Marina Rosenfeld b. 1968
Screw Hannah Montana-real teen music hits the Park Avenue Armory at the Biennial
Time Out New York
By Shakthi Jothianandan
February 20, 2008
"It's somewhere between a cover and an interpretation," says Marina Rosenfeld of Teenage Lontano, her adaptation of György Ligeti's ethereal 1967 classic Lontano. Rosenfeld, a New York–based turntablist and sound artist, recorded 20 different parts (whose pitch sets are derived from the original Ligeti score) and had her choir—local teenagers—download them to their personal music players. The performance will consist of 30 or so teens in a row listening to iPods and other MP3 players, either alone or in pairs, each singing to his or her respective downloaded cues, while a bank of speakers overhead play Rosenfeld's prerecorded score. As the artist describes it, there's "a speaker installation overhead, a choir down below and the piece is happening in the air in between." The work makes its debut at the Park Avenue Armory as part of the Whitney Biennial, along with a satellite 16-channel sound installation in an adjacent room. Mar 6–Jun 1
Instead of sheet music, the choir will be "reading" sound. Rosenfeld tells the students that what they are listening to is a kind of "secret text," inaccessible to the audience. "After a while," she tells them, "the audience will want to know what you're listening to that they can't hear."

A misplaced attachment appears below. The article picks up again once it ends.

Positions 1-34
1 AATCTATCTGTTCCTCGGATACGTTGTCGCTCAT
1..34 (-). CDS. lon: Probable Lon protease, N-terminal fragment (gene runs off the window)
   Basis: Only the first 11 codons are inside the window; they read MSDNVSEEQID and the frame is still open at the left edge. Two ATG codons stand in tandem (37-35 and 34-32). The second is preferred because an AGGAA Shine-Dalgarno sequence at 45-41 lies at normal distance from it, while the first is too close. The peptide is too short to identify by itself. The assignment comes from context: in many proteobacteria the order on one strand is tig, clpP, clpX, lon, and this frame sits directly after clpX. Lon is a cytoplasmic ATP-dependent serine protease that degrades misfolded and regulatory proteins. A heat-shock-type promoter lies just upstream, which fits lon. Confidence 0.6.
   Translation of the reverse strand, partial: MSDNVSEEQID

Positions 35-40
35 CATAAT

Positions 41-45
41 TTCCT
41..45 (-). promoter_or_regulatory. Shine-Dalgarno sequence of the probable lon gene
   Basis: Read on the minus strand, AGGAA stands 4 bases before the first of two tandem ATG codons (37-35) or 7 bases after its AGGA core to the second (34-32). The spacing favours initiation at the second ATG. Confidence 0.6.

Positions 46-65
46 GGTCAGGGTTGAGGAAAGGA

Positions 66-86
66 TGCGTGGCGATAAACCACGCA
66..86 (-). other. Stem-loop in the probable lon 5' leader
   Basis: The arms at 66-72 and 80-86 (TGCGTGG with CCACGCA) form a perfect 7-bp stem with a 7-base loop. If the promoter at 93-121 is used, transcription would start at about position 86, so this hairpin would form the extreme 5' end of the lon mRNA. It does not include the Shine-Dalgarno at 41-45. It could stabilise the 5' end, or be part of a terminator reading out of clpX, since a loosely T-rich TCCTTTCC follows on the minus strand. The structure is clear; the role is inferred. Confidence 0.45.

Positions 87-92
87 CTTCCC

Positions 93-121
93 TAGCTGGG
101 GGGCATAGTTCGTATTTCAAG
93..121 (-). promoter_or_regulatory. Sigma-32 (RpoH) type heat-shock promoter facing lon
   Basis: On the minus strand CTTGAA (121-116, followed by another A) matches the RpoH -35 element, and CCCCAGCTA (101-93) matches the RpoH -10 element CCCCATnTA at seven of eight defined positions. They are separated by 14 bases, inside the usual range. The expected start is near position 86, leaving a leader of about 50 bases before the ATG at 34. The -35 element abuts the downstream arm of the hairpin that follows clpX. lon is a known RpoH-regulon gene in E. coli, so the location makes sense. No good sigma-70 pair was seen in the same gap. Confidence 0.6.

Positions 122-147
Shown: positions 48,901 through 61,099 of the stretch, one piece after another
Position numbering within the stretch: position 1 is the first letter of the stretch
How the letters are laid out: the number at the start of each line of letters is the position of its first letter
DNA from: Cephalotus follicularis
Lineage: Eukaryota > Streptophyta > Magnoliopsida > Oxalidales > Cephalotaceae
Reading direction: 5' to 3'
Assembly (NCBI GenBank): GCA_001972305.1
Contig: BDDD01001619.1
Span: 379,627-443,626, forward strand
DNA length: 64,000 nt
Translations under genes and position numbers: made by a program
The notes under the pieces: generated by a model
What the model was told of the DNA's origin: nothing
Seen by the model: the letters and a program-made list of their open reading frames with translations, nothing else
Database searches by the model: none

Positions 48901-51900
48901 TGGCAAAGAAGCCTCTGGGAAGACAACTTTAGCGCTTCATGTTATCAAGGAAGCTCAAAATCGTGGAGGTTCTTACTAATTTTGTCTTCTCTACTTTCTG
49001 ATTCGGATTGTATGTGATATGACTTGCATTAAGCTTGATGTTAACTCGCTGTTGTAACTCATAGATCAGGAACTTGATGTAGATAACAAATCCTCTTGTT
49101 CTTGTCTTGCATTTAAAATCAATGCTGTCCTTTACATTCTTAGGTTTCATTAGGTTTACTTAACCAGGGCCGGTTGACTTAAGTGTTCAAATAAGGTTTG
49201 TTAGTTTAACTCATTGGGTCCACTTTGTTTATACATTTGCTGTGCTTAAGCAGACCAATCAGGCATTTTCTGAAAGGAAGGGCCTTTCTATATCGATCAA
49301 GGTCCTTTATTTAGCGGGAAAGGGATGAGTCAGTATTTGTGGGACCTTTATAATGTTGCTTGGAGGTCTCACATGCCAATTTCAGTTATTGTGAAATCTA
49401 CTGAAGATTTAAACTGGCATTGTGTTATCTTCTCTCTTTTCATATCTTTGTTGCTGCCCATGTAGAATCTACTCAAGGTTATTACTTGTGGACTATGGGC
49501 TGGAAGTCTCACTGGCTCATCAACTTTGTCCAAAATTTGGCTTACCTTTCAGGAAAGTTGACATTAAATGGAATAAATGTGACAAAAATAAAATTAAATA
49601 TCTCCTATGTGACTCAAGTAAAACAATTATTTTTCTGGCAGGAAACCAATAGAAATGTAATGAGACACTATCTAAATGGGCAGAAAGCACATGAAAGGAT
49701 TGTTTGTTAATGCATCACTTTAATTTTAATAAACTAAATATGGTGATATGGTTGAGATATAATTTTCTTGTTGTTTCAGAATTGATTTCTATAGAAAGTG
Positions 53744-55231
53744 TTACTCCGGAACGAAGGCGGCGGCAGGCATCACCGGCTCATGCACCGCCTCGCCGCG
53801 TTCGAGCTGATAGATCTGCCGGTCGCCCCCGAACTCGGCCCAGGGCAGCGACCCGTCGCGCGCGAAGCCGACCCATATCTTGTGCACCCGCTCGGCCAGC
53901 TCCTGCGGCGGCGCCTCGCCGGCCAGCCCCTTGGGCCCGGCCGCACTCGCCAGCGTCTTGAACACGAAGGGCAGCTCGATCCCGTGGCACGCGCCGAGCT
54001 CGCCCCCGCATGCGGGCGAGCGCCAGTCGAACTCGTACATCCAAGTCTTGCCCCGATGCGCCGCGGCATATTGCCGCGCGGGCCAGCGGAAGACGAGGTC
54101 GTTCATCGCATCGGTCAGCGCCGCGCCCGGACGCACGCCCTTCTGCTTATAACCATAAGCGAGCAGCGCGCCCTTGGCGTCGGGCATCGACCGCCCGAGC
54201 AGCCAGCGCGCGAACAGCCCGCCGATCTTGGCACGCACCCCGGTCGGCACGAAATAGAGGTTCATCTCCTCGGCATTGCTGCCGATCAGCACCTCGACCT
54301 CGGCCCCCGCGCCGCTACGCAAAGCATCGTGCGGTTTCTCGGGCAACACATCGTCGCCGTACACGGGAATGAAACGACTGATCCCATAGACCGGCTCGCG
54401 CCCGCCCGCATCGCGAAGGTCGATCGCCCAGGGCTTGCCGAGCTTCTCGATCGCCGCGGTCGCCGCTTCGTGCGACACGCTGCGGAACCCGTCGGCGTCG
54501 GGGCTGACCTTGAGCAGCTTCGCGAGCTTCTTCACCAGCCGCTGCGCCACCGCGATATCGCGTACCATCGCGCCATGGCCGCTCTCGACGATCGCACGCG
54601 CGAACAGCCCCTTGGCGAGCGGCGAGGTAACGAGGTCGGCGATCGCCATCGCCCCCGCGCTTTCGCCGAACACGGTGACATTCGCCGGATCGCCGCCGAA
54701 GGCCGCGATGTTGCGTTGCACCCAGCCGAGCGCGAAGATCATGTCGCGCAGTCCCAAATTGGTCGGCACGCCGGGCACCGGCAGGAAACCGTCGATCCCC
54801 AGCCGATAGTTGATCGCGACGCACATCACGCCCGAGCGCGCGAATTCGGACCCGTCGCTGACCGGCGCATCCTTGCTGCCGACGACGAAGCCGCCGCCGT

Why Lontano? "One way to read Ligeti's work is as an attempt to break down certain structures and create something freer and more open-ended. To listen to it is to experience an opening up of structure," says Rosenfeld. "This formal experiment is my method of reconfiguring that openness."
Rosenfeld recruited students from all over the city. She says she sees teenagers as a kind of "material" to investigate the culture of headphones: "They can directly engage with technology in a way that only people born into this moment can," she says.
The installation above the choir features 11 speakers: ten fixed and a large one that rotates, which will "sweep the sound across the architecture of the room," says Rosenfeld. "I want people to feel like they're inside it."